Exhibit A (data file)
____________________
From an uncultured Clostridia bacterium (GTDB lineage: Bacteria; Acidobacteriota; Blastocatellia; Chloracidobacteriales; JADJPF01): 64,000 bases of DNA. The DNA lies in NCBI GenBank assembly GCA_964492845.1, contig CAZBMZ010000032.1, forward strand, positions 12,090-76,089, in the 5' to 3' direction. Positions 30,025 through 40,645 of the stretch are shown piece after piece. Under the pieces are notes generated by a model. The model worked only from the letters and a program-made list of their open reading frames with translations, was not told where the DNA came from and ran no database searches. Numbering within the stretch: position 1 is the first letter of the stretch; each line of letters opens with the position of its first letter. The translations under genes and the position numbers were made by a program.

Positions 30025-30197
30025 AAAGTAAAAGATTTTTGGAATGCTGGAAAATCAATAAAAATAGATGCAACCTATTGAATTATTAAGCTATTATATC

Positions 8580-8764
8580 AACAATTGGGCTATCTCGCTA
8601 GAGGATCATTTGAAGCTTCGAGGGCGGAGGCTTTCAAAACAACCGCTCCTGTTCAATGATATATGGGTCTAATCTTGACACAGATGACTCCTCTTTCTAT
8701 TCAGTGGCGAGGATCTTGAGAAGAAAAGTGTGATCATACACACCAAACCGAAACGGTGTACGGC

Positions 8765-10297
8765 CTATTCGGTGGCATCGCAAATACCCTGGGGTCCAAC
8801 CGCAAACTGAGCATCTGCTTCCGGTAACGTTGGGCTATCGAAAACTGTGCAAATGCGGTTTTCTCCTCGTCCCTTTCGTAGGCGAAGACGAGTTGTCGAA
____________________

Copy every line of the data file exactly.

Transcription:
From an uncultured Clostridia bacterium (GTDB lineage: Bacteria; Acidobacteriota; Blastocatellia; Chloracidobacteriales; JADJPF01): 64,000 bases of DNA. The DNA lies in NCBI GenBank assembly GCA_964492845.1, contig CAZBMZ010000032.1, forward strand, positions 12,090-76,089, in the 5' to 3' direction. Positions 30,025 through 40,645 of the stretch are shown piece after piece. Under the pieces are notes generated by a model. The model worked only from the letters and a program-made list of their open reading frames with translations, was not told where the DNA came from and ran no database searches. Numbering within the stretch: position 1 is the first letter of the stretch; each line of letters opens with the position of its first letter. The translations under genes and the position numbers were made by a program.

Positions 30025-30197
30025 AAAGTAAAAGATTTTTGGAATGCTGGAAAATCAATAAAAATAGATGCAACCTATTGAATTATTAAGCTATTATATC

Positions 8580-8764
8580 AACAATTGGGCTATCTCGCTA
8601 GAGGATCATTTGAAGCTTCGAGGGCGGAGGCTTTCAAAACAACCGCTCCTGTTCAATGATATATGGGTCTAATCTTGACACAGATGACTCCTCTTTCTAT
8701 TCAGTGGCGAGGATCTTGAGAAGAAAAGTGTGATCATACACACCAAACCGAAACGGTGTACGGC

Positions 8765-10297
8765 CTATTCGGTGGCATCGCAAATACCCTGGGGTCCAAC
8801 CGCAAACTGAGCATCTGCTTCCGGTAACGTTGGGCTATCGAAAACTGTGCAAATGCGGTTTTCTCCTCGTCCCTTTCGTAGGCGAAGACGAGTTGTCGAA